I have a pouch problem. It seems like a never ending hunt for the “perfect” pouch. What pouch, you ask? Well, that depends on the purpose. Whether it’s a general purpose, first aid kit, canteen, or magazines, I’ve been all over the industry looking for the “right” one. The latest obsession was magazine pouches. I even went so far as contacting a well known gear manufacturer to develop a custom design that I thought was lacking on the market. They were gracious enough to work with me, but the process is slow. While that was going on, another company I was already familiar with did something special, and the Savotta 2-Mag pouch pretty much nails exactly what I was trying to develop. I wasted no time and picked up some of them, and now I’m telling you about it.
Savotta actually makes two variations of the 2-Mag Pouch, one for 30 round STANAG magazines and one for AK format. So far, I’m thrilled with it, but whether it’s right for you depends on whether you have any use for a boxed double mag pouch to begin with.
Also, for transparency, this is not a sponsored post or anything. Savotta doesn’t know (or care) that I’m writing it.
Defining My Perfect Magazine Pouch
Let’s rewind and talk about the project I was trying to work on with a gear maker. A while ago, I wrote up a whole primer on magazine pouches. In that article, I broke rifle magazine pouches into three categories:
- Type I: Open top speed reloads
- Type II: Flapped pouches
- Type III: Boxed/enclosed pouches
In general, I like to mix a single Type I pouch with two or three covered pouches. This is where we get into the nuance. Most of the time, double magazine pouches only come in flapped format, while boxed pouches are typically triple mag format (a la the Velocity Systems Jungle pouches). There are some exceptions out there, like the Tactical Tailor Universal Mag pouch, which is a flapped pouch for up to three mags.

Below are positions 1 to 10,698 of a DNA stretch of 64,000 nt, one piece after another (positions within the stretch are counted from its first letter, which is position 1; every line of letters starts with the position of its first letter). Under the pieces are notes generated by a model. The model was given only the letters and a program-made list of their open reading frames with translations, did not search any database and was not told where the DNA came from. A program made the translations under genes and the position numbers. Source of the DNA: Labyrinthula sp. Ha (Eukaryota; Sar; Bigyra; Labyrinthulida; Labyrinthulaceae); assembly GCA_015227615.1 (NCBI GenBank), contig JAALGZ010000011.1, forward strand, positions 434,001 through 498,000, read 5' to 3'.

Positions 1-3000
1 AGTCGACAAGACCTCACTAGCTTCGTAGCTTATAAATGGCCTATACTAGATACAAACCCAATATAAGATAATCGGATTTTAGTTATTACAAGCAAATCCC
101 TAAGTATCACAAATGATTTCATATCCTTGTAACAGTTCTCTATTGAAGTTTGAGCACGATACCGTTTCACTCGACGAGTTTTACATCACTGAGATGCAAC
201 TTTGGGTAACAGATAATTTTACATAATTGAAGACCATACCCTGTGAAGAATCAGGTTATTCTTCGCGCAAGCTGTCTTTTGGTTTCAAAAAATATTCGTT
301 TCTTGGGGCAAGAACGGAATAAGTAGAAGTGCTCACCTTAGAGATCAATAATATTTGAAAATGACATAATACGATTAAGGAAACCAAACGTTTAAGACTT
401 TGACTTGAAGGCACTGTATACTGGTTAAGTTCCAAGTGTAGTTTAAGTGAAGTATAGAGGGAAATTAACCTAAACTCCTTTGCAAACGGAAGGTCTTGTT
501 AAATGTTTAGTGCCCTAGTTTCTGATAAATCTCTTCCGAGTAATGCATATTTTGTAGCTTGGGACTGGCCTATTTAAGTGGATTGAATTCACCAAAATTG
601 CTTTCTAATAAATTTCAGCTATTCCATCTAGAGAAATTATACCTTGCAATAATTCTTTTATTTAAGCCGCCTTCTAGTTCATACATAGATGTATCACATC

But what I wanted was a boxed pouch for double mags. It comes down to a bulk problem. I find triple mag pouches create a lot of bulk and get in the way. I would rather use three double mag pouches than two triple mag pouches on my kit.
That gets to the boxed format. They’re the best option for keeping dirt and debris out of your magazines. This matters for things like run and gun events or the tactical games Flapped pouches are probably fine, to be honest, and we all know they’ve been serving admirably for decades- but there’s just something about a boxed pouch that I prefer.
One more thing. For my “perfect” pouch, I don’t want hook and loop to be the main closure method. It’s less of a noise thing and more of a wear & tear issue.
The Next Best Option
So, to review, my ideal magazine pouch is boxed, holds two rifle magazines, and uses a closure other than hook and loop as the main system. As far as I could tell, there was only one magazine pouch on the market that met that specification, and it was the TAC Reload pouch from Direct Action Gear. They’re a Polish company that tends to fly under the radar, and I like a lot of their gear (including the Mosquito belt kit).
I came across this design, and nearly bought it. My biggest hesitation came down to the Fastex buckle closure. From my experience with the Velocity Systems Jungle Pouches, I knew this was not an ideal solution for me. It work, don’t get me wrong, but it did slow down reload times significantly.
With a little bit of time and ingenuity, I figured there was a way to rig the DAG pouch with the tuck tab closure style that I’ve come to enjoy. I like the tuck tab because it’s silent, fast, and secure. As far as I know, the design originates with Mike “Diz” Dismuke, who does a lot of freelance gear design. I was first exposed to the tuck tab with a set of GP pouches from Max Velocity Tactical. He also worked with UW Gear to get it on their magazine pouches.